Super-efficient equipment and appliances: Efficient cooling technology equipment powered by zero carbon energy
Efficiency gains in advanced vapor compression technology
Alternative cooling technologies like evaporative cooling (cooling hot air through water evaporation), solid-state cooling (replace HFCs with solid organic ‘plastic crystal’ materials), heat pumps (reverse heat process transfers to return cool air inside)
Innovators: Blue Frontier (desiccant-enhanced evaporative cooling), Treau (D2C residential appliances), Transaera (metal-organic frameworks to reduce humidity), M2 Thermal Solutions (evaporative cooling membrane technology), Barocal (solid-state barocaloric cooling), Dynamic Air Cooling (replace HFCs with air to transfer heat), Solar Polar (solar-based cooling)
Startup spotlight on Blue Frontier CEO Daniel Betts: “We have developed an ultra-efficient air conditioner with native energy storage which reduces electricity consumption by up to 90%. Our AC uses electricity to increase the concentration of a salt solution by evaporating water from it using a novel highly efficient process. The high concentration salt solution acts like a sponge that has been squeezed and is ready to absorb water. When air conditioning is required, the salt solution absorbs humidity and creates dry air which is then cooled using indirect evaporative cooling. The result is low humidity, low temperature air with minimal electricity consumption.”
Lower global warming potential (GWP) refrigerants: alternative refrigerants with <5x the GWP of HFCs
Note: refrigerant emissions are measured in GWP which compares the cumulative effect of heat trapping potential and atmospheric lifetime against CO2. So, CO2 has a GWP of 1. The most commonly used F-gas, HFC-134a, has a GWP of 1,300 aka 1,300x the GWP of CO2!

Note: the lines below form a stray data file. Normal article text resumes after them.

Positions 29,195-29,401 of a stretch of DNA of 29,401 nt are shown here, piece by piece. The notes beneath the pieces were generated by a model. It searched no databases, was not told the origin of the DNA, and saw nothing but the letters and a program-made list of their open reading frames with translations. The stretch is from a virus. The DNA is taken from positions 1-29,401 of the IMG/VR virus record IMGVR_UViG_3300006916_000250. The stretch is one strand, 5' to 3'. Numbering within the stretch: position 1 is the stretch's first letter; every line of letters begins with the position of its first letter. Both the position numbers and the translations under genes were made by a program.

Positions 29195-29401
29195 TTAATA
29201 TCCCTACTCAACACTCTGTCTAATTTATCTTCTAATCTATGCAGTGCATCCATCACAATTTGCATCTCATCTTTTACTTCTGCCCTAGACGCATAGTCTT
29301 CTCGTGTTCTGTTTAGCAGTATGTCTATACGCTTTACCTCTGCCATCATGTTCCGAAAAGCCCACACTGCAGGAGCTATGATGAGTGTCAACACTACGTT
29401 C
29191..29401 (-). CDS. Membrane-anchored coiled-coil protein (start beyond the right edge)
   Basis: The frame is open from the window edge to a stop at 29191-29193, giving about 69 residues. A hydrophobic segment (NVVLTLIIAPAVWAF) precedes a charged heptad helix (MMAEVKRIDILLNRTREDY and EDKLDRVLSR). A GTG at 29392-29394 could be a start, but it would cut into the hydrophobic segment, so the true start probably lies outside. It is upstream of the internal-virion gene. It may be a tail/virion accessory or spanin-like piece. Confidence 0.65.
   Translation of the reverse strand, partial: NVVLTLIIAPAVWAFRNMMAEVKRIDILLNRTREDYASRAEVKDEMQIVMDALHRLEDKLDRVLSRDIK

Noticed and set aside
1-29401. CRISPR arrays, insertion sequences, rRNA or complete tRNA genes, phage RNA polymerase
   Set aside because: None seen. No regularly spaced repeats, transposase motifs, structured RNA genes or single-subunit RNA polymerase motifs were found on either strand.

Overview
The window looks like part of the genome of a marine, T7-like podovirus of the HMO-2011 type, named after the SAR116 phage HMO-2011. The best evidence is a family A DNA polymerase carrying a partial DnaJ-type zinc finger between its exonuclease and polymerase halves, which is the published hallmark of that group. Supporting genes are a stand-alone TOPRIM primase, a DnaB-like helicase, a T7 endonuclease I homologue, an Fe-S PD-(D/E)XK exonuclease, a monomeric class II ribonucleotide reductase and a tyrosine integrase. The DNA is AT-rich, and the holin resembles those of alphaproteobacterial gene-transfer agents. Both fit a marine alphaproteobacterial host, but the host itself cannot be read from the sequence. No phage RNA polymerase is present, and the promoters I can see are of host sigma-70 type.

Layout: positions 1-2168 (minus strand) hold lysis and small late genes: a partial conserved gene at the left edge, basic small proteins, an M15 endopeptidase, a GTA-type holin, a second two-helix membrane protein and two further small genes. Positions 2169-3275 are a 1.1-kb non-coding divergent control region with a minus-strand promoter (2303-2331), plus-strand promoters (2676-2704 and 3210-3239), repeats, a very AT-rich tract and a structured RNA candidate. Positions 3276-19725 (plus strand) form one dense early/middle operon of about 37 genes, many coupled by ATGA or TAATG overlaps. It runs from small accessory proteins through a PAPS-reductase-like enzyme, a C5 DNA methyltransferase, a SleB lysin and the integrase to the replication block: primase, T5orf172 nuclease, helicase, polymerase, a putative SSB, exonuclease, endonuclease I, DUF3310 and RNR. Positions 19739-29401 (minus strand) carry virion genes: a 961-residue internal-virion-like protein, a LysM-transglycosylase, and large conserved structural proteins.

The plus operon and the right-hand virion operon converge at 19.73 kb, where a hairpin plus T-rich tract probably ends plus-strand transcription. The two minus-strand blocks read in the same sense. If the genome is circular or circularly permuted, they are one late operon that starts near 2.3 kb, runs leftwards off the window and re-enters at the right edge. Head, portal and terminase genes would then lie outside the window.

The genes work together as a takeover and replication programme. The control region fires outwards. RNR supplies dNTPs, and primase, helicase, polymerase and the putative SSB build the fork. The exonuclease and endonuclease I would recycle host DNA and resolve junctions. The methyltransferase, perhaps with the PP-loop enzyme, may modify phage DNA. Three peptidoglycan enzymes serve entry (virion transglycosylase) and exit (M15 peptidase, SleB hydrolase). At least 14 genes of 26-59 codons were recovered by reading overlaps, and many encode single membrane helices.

Ultra-low GWP natural refrigerants (GWP: 0-3) like ammonia (GWP: 0), carbon dioxide (GWP: 1), and hydrocarbons (GWP: 3). Though low cost and abundant, NFs pose safety challenges (e.g. flammability, toxicity) and aren’t dense enough for residential use.
Low-GWP HFCs like HFC-32 (GWP: 677) and HFC-152a (GWP:138) which can viably replace popular >GWP HFCs, but are more expensive.
Hydrofluoroolefins like HFO-1234yf (GWP: <1) have been developed as blends for specific applications, like replacing HFC-134a. Our bet is on HFOs as the most viable ultra-low GWP replacements. Plus, it’s an excuse to say HydrofluoroolefinHydrofluoroolefinHydrofluoroolefin!
[Bonus drawdown] Cold energy storage: using cooling itself as an approach to energy management and storage, and even to draw down emissions.
Demand side response: turning down large AC or refrigeration systems during peak electricity demand periods
Liquid air energy storage: using excess renewable energy to cryogenically cool liquids at low pressure, then later heat and expand to drive a turbine and generate power
Cryogenic CCS: using the cryogenic cooling process to capture CO2 since at desublimation temperatures CO2 separates out as a solid
Cooling is a positive (negative) feedback loop. The more you use, the more you need.
Beyond climate, cooling is a health concern. Thermal comfort is a human right, and particularly acute in developing countries where heat stress is already crippling - before factoring in future climate change impacts on temperatures.
The winds of globalization are fanning AC adoption. In fast growing developing nations, air conditioners are the fastest sold appliances for buildings. In India only 5% of households have AC units, compared to near complete penetration (90%) in the US. Cooling innovation will need to be an international effort, as demonstrated by the Global Cooling Prize which involved 96 countries and was spearheaded by India.
Cooling tech is an overlooked sector of the energy transition. But a significant one. Improved cooling technologies could reduce electricity demand by ~30% by 2030 (close to Biden’s target) with associated emissions reductions of ~600 MtCO2.
Drawing on the three levers can get us to net zero. Using passive cooling to reduce active cooling demand, developing super efficient cooling systems, and phasing down HFCs in favor of low-GWP refrigerants can get us there on the technology side. There are also bonus drawdown benefits from cryogenic energy storage or carbon removal. However, investment in innovation, creative financing models (cooling as a service), and corporate partnerships with startups (as demonstrated by the Global Cooling Prize) in tandem will be necessary to scale costs down and accelerate new technology adoption.
Thanks to Sophie Bordat and Paul Huggins at Carbon Trust for sharing their expertise as background for this feature. If you’re a fan of HVAC, Transaera is looking for team members, partners, and investors to help scale the technology. Reach out to Sorin Grama.